The hidden cameras found at Madison East High School were in a room where students with disabilities changed and in a coaches’ office in the boys locker room, a police report shows.
Madison School District Superintendent Carlton Jenkins told parents in an email Tuesday night that the cameras, which were hidden inside smoke detectors, were installed in violation of district policy in an attempt to catch a custodian suspected of sleeping on the job.
Evidence of the cameras’ presence was found in January, but the cameras were active for about a two-week period in 2019 and removed in June 2020. It does not appear the two cameras were ever used to view students, but were instead focused on monitoring the custodian.
Madison police found no crime had been committed, but an internal district investigation led by a local law firm continues.
The Madison Police Department’s investigation of the incident, obtained by the Wisconsin State Journal, sheds more light on when and where the cameras were installed, and how the footage was used. The details of the investigation, which is now closed, were first reported by Isthmus.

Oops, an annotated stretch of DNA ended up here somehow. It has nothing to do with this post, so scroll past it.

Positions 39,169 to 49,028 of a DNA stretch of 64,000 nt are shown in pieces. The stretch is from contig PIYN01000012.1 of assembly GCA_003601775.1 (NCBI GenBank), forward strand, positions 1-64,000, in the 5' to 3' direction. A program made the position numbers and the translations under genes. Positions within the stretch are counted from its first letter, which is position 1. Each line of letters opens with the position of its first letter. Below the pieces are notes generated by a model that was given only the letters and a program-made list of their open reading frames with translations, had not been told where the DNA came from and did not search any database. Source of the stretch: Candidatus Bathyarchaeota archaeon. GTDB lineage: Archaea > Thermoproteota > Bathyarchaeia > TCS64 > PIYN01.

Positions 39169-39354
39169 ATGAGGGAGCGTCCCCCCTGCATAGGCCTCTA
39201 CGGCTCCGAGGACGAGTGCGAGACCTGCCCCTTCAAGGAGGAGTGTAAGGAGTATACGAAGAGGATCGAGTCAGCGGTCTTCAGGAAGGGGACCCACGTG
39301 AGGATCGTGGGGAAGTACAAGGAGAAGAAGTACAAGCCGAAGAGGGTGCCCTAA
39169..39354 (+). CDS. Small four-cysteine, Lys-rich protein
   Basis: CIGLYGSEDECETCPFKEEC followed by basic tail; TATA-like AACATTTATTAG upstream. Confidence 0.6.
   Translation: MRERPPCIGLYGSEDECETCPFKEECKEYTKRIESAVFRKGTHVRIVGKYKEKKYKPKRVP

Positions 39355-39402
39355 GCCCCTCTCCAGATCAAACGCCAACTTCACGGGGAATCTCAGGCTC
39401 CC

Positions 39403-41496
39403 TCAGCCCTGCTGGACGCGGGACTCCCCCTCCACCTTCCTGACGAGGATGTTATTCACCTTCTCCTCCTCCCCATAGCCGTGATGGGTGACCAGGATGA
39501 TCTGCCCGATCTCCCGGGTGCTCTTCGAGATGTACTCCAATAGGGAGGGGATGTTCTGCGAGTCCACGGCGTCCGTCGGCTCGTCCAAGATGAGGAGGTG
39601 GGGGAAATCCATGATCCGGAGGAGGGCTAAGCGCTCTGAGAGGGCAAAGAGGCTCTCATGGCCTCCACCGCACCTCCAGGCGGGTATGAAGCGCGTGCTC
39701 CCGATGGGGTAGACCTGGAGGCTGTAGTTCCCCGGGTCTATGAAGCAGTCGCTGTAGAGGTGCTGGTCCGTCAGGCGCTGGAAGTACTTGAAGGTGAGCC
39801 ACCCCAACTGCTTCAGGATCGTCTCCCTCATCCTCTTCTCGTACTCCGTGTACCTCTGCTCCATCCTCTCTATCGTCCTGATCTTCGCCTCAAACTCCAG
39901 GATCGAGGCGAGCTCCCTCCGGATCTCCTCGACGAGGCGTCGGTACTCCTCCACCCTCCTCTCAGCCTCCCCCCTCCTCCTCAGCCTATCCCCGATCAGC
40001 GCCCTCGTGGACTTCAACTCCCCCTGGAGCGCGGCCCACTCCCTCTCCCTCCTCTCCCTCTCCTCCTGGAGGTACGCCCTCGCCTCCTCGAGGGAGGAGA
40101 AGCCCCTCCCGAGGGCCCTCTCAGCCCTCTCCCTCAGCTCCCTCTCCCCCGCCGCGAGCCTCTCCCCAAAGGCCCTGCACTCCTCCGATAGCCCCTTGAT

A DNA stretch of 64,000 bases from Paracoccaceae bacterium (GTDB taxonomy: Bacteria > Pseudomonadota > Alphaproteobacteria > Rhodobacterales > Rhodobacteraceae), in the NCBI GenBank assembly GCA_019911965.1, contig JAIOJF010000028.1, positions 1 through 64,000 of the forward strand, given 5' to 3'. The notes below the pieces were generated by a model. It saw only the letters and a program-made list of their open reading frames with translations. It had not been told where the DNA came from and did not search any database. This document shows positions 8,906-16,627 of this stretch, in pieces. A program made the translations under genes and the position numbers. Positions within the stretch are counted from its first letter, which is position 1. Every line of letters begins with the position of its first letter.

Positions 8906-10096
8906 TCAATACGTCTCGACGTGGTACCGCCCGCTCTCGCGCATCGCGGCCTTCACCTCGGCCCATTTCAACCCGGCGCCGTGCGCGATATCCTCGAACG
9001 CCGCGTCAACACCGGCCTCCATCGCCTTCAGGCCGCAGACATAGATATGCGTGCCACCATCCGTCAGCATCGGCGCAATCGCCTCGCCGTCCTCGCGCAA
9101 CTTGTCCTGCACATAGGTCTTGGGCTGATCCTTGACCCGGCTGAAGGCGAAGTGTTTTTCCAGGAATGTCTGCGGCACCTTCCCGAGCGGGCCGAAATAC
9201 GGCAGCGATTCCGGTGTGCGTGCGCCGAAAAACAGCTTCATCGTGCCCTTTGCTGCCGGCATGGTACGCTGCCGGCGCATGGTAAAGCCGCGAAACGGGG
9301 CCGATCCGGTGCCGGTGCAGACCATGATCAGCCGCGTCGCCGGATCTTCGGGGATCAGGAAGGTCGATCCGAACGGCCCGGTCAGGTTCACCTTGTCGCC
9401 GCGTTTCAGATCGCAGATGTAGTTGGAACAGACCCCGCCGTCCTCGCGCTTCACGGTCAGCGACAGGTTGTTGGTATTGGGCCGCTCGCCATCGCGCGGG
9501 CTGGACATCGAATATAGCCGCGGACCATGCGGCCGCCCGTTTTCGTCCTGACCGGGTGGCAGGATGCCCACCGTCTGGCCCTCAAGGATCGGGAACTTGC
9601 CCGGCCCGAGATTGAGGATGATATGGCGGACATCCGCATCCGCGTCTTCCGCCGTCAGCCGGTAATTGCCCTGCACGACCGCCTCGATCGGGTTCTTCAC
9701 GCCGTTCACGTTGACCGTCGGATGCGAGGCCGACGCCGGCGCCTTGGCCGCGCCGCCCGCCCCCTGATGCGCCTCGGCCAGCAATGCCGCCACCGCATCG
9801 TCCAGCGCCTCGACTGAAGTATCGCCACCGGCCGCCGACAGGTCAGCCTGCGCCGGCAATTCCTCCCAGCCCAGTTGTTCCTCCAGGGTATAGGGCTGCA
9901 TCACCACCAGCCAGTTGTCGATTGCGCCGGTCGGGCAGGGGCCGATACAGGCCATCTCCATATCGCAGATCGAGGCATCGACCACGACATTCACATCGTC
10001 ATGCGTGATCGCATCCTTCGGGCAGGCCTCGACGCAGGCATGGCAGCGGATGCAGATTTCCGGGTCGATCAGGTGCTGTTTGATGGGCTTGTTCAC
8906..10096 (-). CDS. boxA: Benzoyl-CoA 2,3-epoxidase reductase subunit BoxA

One of the cameras was aimed at a cot located in the coaches office, and the other at another cot in room 127, which was used to work with students with disabilities, according to the report.
There is no known existing video file from either camera, district spokesperson Tim LeMonds said.
The district’s electrical engineer, Joe Anderson, who was in charge of the cameras but has since retired, told police the cameras were angled to show just the cots, and that a viewer wouldn’t have been able to see anyone getting changed on the video.
That appears to be true at least for the camera in the coaches’ office. In the police report, a photo of the office that appears to show a couch — which is where the camera was aimed — does not show any area of the boys locker room.
For room 127, East High Principal Brendan Kearney told police the cots were located in the room for when the students with disabilities needed to have their diapers changed. The students also sometimes use room 127 to change clothes, but the video did not show the whole room.
‘Never saw’ students